Implied ARR

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Similar to revenue, most businesses had anywhere between $150M — $250M ARR, and none had <$100M.

% revenue derived from subscriptions

The most obvious company to look at to see how the markets value lower gross margin businesses is Twilio. They are currently growing ~70%, with best-in-class net retention and payback unit economics. However, they have 55% gross margins. Twilio’s margins are not lower because of professional services. They are lower because they “rent” telecommunication infrastructure and “pass through” a percentage of their revenue to telco providers. Because of its lower GM, Twillio trades at ~17x forward revenue while its high-growth SaaS peers are trading at ~25x. The ~30% discount the market assigns to Twilio relative to its high-growth peers is because the market has concluded that every dollar of Twilio revenue is worth less than a dollar of revenue from someone like Datadog.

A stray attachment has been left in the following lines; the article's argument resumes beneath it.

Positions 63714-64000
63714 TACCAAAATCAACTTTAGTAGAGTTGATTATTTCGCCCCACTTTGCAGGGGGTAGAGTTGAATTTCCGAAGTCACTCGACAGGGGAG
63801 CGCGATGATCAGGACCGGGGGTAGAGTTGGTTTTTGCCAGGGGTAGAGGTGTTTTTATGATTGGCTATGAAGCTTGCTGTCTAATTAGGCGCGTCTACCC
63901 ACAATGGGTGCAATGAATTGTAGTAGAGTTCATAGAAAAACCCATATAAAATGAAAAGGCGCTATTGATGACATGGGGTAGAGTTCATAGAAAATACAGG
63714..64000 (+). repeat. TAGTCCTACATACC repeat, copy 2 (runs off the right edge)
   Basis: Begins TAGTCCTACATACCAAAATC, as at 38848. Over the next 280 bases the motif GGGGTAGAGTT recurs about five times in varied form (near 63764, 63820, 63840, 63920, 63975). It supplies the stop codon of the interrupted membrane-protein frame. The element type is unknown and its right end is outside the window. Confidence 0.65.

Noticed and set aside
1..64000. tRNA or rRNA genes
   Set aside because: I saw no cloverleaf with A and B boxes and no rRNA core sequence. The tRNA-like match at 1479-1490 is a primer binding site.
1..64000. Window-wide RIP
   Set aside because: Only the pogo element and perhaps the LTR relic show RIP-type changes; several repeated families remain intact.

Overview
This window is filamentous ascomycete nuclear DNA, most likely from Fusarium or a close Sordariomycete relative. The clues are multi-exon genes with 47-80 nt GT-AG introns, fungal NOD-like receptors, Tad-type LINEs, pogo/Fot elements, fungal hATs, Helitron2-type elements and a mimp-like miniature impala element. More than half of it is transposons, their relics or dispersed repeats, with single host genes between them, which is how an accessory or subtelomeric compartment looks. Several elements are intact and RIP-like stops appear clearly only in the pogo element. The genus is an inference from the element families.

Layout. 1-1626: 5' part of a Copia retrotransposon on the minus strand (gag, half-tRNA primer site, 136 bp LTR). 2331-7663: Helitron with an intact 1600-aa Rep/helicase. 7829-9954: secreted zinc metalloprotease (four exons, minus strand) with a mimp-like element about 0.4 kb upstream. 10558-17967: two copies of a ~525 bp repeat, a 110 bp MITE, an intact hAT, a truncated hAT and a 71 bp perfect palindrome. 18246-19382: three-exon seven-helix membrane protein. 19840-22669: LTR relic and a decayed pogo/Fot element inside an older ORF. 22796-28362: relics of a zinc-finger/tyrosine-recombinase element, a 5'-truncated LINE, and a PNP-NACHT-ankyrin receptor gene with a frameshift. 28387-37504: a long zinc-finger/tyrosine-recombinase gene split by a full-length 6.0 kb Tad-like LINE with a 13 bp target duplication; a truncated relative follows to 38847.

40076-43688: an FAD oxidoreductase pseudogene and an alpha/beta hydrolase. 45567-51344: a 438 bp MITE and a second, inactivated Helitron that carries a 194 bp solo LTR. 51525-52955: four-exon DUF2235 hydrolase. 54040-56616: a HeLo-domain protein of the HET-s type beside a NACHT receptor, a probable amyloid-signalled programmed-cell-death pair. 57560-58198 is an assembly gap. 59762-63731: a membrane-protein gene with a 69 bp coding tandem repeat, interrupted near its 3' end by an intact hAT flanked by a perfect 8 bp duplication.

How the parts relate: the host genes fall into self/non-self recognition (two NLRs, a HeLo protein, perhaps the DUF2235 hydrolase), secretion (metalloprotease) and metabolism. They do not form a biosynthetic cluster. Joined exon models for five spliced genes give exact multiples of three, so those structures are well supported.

Now, circling back to professional services revenue. Generally professional services revenue, as shown by Twilio, is a lower gross margin revenue stream. Typically professional services implies there’s a larger human component to deploying your software. This could include sending individuals on-site to your customers office to help them deploy or implement the software. This human labor component comes with a cost. There’s a general consensus that professional services revenue is “bad” because it’s lower margin. I actually disagree with this sentiment. Professional services revenue can be bad if companies have to leverage them to onboard new customers. This could imply your customers either aren’t ready for your solution, or don’t understand it enough. In either case, your product probably doesn’t have true product-market-fit, and you’re using human resources to force a solution down your customers throats. This inherently won’t scale. On the other hand, if your solution is attacking a heavily legacy-solution-dominated market where you’re either moving them to a cloud solution, or changing the way they think about solving a problem, you may need this human labor to make your customers successful initially. They need this hand-holding to successfully go through “change management” to get up and running. Without it, your customers may never truly realize how to use your product correctly, might not understand the power it offers, or roll it out to enough users to make it sticky. This in turn could lead to higher levels of churn that should have been avoidable. Looking at it this way, you pay a small price up front, and in the long run reap the benefits of true software margins and the professional services go away (only used for implementation). As companies get big enough they can often leverage system integrators (SIs) or channel partners to implement these services. The one piece of advice I’d give to founders: If you’re worried your professional services revenue is too high, track professional services revenue as a percentage of new bookings every quarter. What you’d like to see is this steadily going down over time. And if you’re still worried, look at Workday. When it went public nearly 40% of its revenue came from services. Today that number is just under 15%, and its gross margins are 70%. They’ve also expanded their market cap nearly 9x from $5B to $45B. Workday is a perfect case study on how to effectively leverage professional services revenue early on to build a successful and thriving business.